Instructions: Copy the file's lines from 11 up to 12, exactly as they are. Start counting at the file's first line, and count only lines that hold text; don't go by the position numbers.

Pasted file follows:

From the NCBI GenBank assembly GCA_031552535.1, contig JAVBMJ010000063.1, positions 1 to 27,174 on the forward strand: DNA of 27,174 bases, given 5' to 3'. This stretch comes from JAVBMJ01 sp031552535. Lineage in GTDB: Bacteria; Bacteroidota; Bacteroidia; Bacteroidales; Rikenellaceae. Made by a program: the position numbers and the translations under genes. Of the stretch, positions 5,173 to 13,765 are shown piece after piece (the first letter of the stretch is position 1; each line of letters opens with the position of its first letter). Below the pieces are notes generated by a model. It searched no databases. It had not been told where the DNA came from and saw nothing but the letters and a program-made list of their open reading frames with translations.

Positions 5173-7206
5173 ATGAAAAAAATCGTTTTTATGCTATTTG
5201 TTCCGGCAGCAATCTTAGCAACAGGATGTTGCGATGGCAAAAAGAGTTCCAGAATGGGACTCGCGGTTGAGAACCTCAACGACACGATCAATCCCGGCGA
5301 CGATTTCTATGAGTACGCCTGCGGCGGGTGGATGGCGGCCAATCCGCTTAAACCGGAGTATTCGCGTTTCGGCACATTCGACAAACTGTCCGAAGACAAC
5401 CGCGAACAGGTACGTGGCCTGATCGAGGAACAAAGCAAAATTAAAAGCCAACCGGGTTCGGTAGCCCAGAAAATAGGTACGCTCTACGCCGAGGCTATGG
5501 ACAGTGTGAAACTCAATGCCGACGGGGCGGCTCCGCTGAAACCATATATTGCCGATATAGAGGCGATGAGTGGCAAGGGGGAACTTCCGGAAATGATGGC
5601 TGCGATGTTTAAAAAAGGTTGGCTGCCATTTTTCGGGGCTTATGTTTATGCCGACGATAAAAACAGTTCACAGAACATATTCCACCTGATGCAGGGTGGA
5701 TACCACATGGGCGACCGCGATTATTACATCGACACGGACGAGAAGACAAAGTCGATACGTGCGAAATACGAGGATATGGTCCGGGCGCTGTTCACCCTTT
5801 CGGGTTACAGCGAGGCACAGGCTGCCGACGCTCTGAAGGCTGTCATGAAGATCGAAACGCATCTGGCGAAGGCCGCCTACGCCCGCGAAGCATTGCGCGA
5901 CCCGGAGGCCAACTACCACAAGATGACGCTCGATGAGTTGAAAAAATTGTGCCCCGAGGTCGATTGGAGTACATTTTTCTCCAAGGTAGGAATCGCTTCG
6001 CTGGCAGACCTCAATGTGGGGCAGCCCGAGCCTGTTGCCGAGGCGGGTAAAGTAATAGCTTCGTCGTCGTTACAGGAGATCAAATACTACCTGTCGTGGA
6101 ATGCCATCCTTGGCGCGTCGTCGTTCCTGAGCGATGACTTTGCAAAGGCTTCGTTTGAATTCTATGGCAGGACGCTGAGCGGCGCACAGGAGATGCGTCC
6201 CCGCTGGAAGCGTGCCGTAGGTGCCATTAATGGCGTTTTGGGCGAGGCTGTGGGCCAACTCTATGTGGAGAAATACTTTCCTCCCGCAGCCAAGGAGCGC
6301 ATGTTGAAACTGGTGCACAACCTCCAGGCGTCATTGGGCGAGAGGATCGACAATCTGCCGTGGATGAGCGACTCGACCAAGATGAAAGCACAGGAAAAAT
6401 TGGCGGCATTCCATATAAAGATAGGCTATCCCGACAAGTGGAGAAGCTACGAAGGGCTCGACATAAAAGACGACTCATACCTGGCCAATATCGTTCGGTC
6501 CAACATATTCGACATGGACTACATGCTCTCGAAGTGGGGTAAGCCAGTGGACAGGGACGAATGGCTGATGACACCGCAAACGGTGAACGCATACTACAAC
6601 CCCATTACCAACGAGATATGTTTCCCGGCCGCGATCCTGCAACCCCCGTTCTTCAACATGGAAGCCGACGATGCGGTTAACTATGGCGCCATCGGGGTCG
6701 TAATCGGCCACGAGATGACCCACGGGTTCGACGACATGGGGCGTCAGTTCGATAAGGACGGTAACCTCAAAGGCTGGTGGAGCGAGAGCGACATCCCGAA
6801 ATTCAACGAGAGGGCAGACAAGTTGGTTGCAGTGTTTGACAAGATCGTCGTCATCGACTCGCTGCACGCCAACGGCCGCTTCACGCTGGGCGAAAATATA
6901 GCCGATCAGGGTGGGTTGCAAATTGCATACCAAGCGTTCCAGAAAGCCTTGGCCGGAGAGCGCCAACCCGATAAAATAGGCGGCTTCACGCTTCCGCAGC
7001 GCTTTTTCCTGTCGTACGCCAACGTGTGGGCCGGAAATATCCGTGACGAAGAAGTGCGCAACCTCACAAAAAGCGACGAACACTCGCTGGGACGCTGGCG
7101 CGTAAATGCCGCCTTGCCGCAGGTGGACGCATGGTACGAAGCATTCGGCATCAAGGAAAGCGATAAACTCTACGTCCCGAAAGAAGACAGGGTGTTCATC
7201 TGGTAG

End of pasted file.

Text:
5901 CCCGGAGGCCAACTACCACAAGATGACGCTCGATGAGTTGAAAAAATTGTGCCCCGAGGTCGATTGGAGTACATTTTTCTCCAAGGTAGGAATCGCTTCG
6001 CTGGCAGACCTCAATGTGGGGCAGCCCGAGCCTGTTGCCGAGGCGGGTAAAGTAATAGCTTCGTCGTCGTTACAGGAGATCAAATACTACCTGTCGTGGA